There’s this weird idea out there that, for the DIY-inclined person in your life, the only gifts worth giving are those that are stored in a toolbox. No disrespect to toolboxes, but this is a bit reductive.
The best gifts for the DIYer are supplementary to the “it” they are doing — or are a new “it” altogether. In our guide to the best gifts for the project nerd of your life, we’ve got both, plus a few toolbox items for good measure.
Viking Election Pencil
Prized by carpenters, designers and creatives alike, Viking’s jumbo-sized pencil is made how pencils used to be, with solid wood and lead. The 100-year-old Danish company designed this pencil specifically for use in voting booths.
Dewalt Exocore Sledge Hammer
There’s a certain category of gift-giving dedicated to gifting vastly better versions of tools the giftee already has. The items in this category are often a bit excessive, a la this 10-pound, carbon fiber sledge hammer Dewalt released this year. Do you need a carbon fiber sledge hammer? God, no. Does that matter? Not at all.
1620 Double Knee Pants
In the words of 1620 Workwear, “We’re more expensive, but our customers are worth it.” This is workwear that’s for legitimate work, and gifting a pair of pants this specific to DIY-ing is a subtle way of saying you care about the state on their knees.
Red Wing Buckskin Work Gloves
There are work gloves, then there are work gloves made by Red Wing. Its gloves are held to the same standard as the 113-year-old Minnesota company’s boots are held to. These gloves arrive a pale yellow but will develop a patina of their own over time.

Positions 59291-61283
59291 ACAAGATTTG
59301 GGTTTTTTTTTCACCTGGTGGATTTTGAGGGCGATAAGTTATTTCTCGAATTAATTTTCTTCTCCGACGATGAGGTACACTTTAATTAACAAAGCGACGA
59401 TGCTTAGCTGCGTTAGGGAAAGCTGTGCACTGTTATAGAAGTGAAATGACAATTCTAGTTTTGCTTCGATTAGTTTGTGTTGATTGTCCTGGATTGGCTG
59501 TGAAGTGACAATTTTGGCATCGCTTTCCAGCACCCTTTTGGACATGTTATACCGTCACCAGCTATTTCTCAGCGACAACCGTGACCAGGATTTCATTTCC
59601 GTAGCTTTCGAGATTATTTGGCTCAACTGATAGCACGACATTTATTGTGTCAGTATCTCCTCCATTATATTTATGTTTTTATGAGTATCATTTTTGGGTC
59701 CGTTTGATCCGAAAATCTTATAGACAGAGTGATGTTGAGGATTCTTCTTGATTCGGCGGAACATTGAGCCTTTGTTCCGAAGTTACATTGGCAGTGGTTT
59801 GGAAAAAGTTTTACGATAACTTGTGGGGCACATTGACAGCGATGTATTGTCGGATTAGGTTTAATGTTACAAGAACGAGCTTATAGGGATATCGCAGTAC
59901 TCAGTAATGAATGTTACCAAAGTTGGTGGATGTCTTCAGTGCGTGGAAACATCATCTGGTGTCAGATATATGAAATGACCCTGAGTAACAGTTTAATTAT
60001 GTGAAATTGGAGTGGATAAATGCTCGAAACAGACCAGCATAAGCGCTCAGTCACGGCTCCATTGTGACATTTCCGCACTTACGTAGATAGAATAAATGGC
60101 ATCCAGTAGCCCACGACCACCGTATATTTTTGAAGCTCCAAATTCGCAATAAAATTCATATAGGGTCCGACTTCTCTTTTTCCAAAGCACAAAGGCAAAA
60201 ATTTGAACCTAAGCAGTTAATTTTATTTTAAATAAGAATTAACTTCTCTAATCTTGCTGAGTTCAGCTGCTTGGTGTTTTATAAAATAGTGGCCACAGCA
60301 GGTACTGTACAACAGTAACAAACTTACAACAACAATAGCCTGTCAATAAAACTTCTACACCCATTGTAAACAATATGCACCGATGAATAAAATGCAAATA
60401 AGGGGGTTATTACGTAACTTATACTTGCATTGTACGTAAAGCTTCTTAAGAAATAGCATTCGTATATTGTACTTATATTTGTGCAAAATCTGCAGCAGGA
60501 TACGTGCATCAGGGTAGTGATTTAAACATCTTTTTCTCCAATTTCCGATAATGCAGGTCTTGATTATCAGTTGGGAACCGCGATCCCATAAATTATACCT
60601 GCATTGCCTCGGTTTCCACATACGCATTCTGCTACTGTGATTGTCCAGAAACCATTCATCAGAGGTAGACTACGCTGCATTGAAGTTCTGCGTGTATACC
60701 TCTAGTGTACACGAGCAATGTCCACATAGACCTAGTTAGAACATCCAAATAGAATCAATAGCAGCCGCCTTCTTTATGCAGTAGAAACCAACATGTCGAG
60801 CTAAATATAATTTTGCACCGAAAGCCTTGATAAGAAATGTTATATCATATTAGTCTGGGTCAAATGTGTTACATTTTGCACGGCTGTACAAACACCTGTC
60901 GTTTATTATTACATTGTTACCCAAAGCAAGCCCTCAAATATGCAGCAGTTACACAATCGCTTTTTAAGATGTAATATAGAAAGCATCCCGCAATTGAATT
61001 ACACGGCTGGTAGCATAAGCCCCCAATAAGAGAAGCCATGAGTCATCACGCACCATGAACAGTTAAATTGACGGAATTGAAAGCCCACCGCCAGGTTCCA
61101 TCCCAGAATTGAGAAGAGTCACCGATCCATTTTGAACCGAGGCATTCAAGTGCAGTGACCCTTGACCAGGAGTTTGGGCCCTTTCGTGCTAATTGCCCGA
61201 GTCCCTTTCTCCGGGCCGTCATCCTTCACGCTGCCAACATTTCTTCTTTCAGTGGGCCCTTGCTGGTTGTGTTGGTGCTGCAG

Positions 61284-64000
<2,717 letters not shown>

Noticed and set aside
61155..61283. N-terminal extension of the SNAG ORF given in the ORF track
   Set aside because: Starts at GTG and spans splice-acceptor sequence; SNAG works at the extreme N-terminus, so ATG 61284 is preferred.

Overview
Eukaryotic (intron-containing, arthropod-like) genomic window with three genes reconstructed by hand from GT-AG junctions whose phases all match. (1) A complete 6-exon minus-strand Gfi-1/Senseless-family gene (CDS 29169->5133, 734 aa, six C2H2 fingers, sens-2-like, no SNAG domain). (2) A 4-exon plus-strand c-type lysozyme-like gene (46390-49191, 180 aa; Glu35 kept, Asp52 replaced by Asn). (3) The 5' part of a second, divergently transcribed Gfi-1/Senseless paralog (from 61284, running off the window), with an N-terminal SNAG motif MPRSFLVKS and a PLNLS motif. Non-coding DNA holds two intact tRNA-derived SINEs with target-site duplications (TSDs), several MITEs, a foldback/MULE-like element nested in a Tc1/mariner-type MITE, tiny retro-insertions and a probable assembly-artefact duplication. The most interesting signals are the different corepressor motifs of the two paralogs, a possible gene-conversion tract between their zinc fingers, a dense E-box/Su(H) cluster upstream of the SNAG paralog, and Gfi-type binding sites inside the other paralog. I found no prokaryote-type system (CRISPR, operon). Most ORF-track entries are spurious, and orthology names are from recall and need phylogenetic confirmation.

Korin Mizuyama Two-Sided Sharpening Stone
Korin is a legacy knifemaking outfit that’s only recently gained a foothold stateside (its store in Tribeca is a knife lover’s dream). And, while buying a sharpening stone for just anyone isn’t the best idea (there is a learning curve), it’s safe to say the DIY nerd is one of the few people willing to dive deep into the annals of Youtube for tutorials.
SOG Power Access Deluxe
Say it louder for the people in the back: Leatherman isn’t the only company competently making multitools. SOG’s knives and multitools stem from a single blade carried by a classified US special ops team known as MACV-SOG, and, frankly, it and its 21 different functions and superior materials are the upgrades a DIY enthusiast will appreciate.
Filson Rough Out Belt
From Filson’s very limited edition Ranchland line, the Rough Out belt is a full grain, thick-cut leather made on a working Colorado cattle ranch. Again, it’s not something the overly practical workman-type will seek out, but that doesn’t mean they can’t admire its quality.
There are few better product endorsements than those that come from professional use. White’s Boots is not a stylish or trendy brand at all — it’s been operating out of West Virginia and later Washington for more than 150 years — and it comes roundly recommended by loggers and forestry workers across the US.
Black Diamond Icon Headlamp
A rugged headlamp is an invaluable asset when hobbying and fixing things up around the house. Black Diamond’s Icon lamp is its more premium option, but with a IP67 rating it’s also its most badass — this thing would still be working if you held it under water for half an hour.